First, thanks to everybody who commented last week. You overwhelm me with your interest and with your insights. I’ll continue working through the comments between ice storms and power blinks.
I’m also continuing to work through my “Write Better, Faster,” workshop, and this week’s exercise is to keep track of how we’re spending our time. Not only are we writing down what we’re doing, we’re writing down whether it’s essential, a high priority, a desirable activity, or a non-essential task. Finally, we’re keeping track of how we feel about the various to-do’s we’re doing.
This is tedious, and finding the time and motivation to make one more list has been a struggle. Interestingly, the presenter puts great emphasis on the need for adequate sleep. We haven’t yet discussed adequate rest, rejuvenation, or joy. We will doubtless get to that–the presenter is very knowledgeable and thorough–but I think I might need theremedial sessions on that topic.
As I read down my time log, I’m struck by two things. First, so much of what goes into a day is non-negotiable. We must procure groceries, we must tend to hygiene, we must deal with the bank, we must get the scripts filled, we must eat, we must show up for that day job.
Second, so little of what I do in my day occasions joy. I’m grateful for my many freedoms and privileges, I’m grateful to have a meaningful day job (well, most days I’m grateful…), I’m grateful to have food to eat (really grateful), but the reality is, I can’t eat what I want to eat (not without life-threatening consequence). I can’t miss court (not without profession-threatening consequences). I can’t blow off taking out the trash or putting gas in the car.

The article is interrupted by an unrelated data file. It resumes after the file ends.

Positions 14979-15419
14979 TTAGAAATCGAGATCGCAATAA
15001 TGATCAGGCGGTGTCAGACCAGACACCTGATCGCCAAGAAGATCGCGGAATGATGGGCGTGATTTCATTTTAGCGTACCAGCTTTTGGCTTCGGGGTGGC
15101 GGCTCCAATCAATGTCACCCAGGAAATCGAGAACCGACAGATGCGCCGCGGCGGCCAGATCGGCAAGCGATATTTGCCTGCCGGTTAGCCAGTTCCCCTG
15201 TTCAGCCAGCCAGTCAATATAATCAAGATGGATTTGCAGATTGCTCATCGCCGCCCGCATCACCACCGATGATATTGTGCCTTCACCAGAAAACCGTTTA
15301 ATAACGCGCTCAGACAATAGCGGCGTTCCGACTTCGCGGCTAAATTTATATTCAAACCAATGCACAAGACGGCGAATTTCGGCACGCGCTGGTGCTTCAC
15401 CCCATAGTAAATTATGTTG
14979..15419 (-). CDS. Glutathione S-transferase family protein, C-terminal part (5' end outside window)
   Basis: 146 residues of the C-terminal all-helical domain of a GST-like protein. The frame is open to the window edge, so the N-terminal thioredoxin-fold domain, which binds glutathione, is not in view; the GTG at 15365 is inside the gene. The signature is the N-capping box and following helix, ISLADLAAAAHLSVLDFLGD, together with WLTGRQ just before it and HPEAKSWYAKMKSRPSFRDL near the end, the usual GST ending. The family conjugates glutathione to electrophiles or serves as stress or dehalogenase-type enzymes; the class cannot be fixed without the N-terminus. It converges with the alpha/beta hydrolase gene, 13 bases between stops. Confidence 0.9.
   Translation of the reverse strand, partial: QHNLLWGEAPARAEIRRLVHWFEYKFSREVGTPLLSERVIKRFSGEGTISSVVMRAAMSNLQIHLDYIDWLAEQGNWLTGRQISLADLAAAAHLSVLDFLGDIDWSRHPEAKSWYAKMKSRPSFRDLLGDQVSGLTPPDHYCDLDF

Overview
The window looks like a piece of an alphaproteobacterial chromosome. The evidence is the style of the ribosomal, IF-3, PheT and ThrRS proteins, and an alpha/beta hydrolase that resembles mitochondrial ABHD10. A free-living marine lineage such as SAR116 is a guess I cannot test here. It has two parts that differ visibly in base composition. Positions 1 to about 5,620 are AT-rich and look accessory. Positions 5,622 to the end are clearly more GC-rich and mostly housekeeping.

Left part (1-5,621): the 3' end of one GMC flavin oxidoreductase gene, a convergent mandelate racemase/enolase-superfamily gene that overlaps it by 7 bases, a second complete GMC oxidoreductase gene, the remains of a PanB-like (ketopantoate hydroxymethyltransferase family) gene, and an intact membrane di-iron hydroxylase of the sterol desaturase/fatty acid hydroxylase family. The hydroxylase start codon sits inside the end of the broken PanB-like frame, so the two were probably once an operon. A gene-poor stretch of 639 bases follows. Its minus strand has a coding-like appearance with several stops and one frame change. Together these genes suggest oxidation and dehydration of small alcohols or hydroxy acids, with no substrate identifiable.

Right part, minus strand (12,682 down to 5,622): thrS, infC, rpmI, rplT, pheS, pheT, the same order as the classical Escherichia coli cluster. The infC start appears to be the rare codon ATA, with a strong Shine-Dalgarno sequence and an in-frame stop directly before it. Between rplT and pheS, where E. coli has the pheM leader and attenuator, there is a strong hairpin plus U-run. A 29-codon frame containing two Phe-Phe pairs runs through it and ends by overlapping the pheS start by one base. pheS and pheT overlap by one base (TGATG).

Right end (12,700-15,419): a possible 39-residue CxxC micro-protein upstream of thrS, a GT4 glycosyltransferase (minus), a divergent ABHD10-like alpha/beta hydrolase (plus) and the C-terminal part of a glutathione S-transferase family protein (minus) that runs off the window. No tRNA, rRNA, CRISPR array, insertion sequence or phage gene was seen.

Most of my days aren’t awful. They hover between boring and OK, with some tedium or some pleasantry thrown in. I am very, very lucky and I know it. But I also see that list of chores–most of what I do is a chore of some sort–and I see the emotional monotony it invokes, about a much bigger chunk of my time than I would have suspected.
Which leaves me with why I write: I love to write. I’m happy when I write. I’m not content to do it, or OK with it, or comfortable with it. I love to write. Doesn’t matter if it’s a blog post, an email, or a scene for a novel (wrote a hot scene today–wheee!), I was born to write. If I can get some writing hours in most days, then all the other duty-do’s are bearable.
Writing is the one item on my list that has words like “Yum!” and “Lovely!” beside it, every time that activity is on my time log. So as I move into 2018, I want to make sure I get that writing time in, no matter what.
What were you born to do? What’s the activity on your schedule that would almost always have a smiley face beside it? Can you do more of that?
To three commenters, I’ll send signed copies of A Rogue of Her Own.